Hello again, Annapolis.
When I last talked with you, I was ending a 33-year career at The Capital. It was an emotional decision to go, but as I explained in my farewell column as editor, I was looking for new opportunities.
Now I’m back with Meanwhile, in Annapolis. It's a mix of reporting and commentary based on my long experience as a journalist covering this community. I hope it fills a need in the public debate, is fun and worth your time.
I’ve spent the last several months taking stock, catching up on sleep and chores around the house. I've taken a few trips, trying to adjust to the reality that I didn't have to keep engaged with the newspaper every day.
And, I’ve been sorting out what opportunities existed and where I might find them. I didn't really have a plan, other than telling people that I wasn't done yet — “not retired!” became a joke around my house.
I considered jobs in D.C., but the idea of that daily commute sucked all the joy out of even the most engaging opportunities. I looked at teaching, but it felt like giving up the best part of my work.
Freelance writing helped. Some success there made me think that, just maybe, I really didn't need to find another office somewhere. The future of offices is unclear anyway, and I’ve already worked in the best I could ever hope to find.
Maybe there was a way to do what I do best: listen to what people say about their ideas and concerns, then share what they say with others.
The idea kept leading me back to Annapolis, a city I’ve called home for most of my life. It’s where my wife and I met (Rams Head) raised our two children (Annapolis High School) and where I’ve developed a great group of friends (You know who you are). It is a city I understand, as well as anyone can comprehend a kaleidoscopic picture that is never the same twice. It is a city with a past, a future, and a story to tell.
Annapolis is my life. Journalism is how I live it.
Then Facebook, now called Meta, came calling. The people there have this idea of using their global social network to support local content through a subscription newsletter platform called Bulletin. It’s an effort to lift up individual voices, giving them a chance to cut through the noise of daily public life in the 21st century.
It’s important to say that Annapolis is not a news desert. The city has a daily newspaper, and regional print and broadcast media swoop in to cover big stories. It is home to blogs, podcasts, aggregators and has attracted interest from nonprofit newsrooms, both old and new.
I’m not trying to compete with them. Instead, I think the city needs something more.
Every one of us with a cell phone has the world in our hands, with access to every flavor of information conceivable. Honestly, it's too much. How do you make sense of it all?
Part of what good journalism does today is help do that. Annapolis needs perspective — the kind of storytelling that comes with taking the time to understand a community. That's what Meanwhile, in Annapolis will try to do.
My plan is to produce well-reported and thoughtful essays on greater Annapolis: its problems, victories and failures, culture, people, history, and in general, life in a small city by the Chesapeake Bay. Anything that touches on Annapolis is fair game.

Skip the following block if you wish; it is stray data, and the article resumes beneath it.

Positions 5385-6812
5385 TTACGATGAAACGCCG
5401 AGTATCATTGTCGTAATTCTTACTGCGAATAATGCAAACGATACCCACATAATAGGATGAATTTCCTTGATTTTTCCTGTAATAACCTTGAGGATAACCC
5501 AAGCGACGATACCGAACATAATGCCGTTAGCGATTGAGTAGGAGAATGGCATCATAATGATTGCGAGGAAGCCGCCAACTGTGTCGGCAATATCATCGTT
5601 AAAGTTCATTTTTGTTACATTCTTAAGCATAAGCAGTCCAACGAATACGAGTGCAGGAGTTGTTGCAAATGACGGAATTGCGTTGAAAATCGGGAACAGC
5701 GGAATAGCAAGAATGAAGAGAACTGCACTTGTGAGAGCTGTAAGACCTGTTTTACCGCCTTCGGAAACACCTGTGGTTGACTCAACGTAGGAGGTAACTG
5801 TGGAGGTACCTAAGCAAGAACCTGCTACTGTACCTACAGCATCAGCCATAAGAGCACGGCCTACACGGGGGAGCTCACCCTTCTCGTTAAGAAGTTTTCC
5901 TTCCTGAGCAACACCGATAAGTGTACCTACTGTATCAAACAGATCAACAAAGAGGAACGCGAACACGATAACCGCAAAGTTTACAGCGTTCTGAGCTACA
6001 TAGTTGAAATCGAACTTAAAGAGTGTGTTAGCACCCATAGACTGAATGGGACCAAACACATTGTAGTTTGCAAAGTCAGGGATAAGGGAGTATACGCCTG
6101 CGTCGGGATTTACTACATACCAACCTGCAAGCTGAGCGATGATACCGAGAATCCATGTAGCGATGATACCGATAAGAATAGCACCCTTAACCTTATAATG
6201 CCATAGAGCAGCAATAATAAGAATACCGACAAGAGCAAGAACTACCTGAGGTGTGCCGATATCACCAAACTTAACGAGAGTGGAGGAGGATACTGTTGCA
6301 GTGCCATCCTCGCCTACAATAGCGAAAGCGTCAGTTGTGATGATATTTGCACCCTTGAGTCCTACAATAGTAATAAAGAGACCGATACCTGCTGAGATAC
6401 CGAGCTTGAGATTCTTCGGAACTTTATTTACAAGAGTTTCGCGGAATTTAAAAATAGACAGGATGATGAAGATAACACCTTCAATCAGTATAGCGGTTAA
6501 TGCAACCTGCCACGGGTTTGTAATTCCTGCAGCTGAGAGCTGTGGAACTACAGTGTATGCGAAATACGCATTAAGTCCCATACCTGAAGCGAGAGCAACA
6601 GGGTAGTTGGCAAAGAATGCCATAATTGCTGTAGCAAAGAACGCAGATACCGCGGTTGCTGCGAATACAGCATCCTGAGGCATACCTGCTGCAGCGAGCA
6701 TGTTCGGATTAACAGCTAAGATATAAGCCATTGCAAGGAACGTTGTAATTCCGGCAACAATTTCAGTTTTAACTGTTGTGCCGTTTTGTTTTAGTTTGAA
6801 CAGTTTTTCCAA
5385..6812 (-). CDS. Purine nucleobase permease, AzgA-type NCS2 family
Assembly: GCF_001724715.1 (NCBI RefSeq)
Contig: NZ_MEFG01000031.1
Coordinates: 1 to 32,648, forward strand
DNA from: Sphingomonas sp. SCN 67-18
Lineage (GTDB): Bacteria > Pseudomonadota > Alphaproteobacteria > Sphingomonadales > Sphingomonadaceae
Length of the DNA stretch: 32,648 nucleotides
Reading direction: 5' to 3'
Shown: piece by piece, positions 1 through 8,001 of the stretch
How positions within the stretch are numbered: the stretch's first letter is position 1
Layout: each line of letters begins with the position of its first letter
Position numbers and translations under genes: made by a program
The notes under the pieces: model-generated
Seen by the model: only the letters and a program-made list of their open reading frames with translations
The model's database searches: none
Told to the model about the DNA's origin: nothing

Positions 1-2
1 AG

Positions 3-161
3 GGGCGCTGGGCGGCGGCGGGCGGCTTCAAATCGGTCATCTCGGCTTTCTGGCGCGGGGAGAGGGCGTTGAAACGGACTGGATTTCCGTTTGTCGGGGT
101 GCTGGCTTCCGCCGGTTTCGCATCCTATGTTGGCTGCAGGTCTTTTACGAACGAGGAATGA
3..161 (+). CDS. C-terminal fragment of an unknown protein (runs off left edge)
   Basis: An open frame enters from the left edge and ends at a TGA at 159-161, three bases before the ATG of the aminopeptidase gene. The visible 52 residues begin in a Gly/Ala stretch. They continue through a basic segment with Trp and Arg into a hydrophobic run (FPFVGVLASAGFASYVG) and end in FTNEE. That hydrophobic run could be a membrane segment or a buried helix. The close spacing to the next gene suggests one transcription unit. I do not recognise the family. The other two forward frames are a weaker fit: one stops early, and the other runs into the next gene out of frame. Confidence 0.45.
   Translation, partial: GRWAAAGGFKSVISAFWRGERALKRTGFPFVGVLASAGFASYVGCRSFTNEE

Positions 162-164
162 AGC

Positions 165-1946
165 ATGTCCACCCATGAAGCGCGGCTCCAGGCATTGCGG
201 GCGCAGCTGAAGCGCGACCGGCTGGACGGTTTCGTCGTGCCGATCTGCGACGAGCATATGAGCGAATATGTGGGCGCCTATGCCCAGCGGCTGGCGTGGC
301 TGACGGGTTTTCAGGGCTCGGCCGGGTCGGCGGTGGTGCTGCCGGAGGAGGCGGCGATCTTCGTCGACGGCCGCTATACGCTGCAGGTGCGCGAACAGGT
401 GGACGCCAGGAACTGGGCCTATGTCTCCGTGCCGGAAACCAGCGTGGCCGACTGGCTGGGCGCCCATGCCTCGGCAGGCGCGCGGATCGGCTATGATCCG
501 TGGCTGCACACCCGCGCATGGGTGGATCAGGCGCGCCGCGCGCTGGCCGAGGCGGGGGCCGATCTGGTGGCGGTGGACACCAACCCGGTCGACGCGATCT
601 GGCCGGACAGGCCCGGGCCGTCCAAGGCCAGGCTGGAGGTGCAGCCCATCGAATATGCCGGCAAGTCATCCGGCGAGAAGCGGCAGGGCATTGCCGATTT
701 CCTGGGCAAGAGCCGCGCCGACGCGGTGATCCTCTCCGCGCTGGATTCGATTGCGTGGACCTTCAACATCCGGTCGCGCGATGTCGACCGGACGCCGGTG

Along the way, I plan to have a lot of conversations. I want to hear from readers about where they think I can take this venture. Because I have a platform, I know some people will tell me where to shove it. I find those conversations meaningful too, if less fun.
I also believe there is an audience for Annapolis stories beyond this city. Problems here mirror those in other parts of our country: crime, poverty, climate change, addiction, injustice, and despair. But Annapolis also has unique examples of success, generosity, creativity, kindness, and prosperity.
The search for solutions is universal. There's no reason it can't start here.
That explains the name. Meanwhile, in Annapolis — there's always something worth the conversation.
I’ll admit that I was dubious about working with Meta. There is a lot the company can do better, and it has a lot of questions to answer.
Love it or leave it, though, Facebook is ubiquitous. People who proclaim quitting it are just confirming that fact by being proactively contrarian.
There is no company better suited to focus attention on the problems in our society, a process that just might start with strengthening important ideas lost in the digital whirlwind.
Creating a platform for local voices is a step in the right direction, and I hope Bulletin will succeed.
As to how it works, well, we’re living in a subscription world. Picking out services and products you want while bypassing the clutter can be very satisfying. It can be ridiculous, too.
I’ll confess to subscribing to my dog’s food on Amazon, getting scheduled deliveries of what I can usually find at the neighborhood grocery. He appreciates it, I suppose.
For a marketplace of ideas, though, subscription makes sense. Pay for the content that brings you relevant, insightful, and challenging information. Not satisfied with what you’ve got? Make a change.
So yes, there will be a subscription to Meanwhile, in Annapolis. I think you’ll find it a good value at $4.99 a month, or $49.99 per year.
Hopefully, the payoff will be a deeper understanding of the world through hometown eyes — through the lens of Annapolis.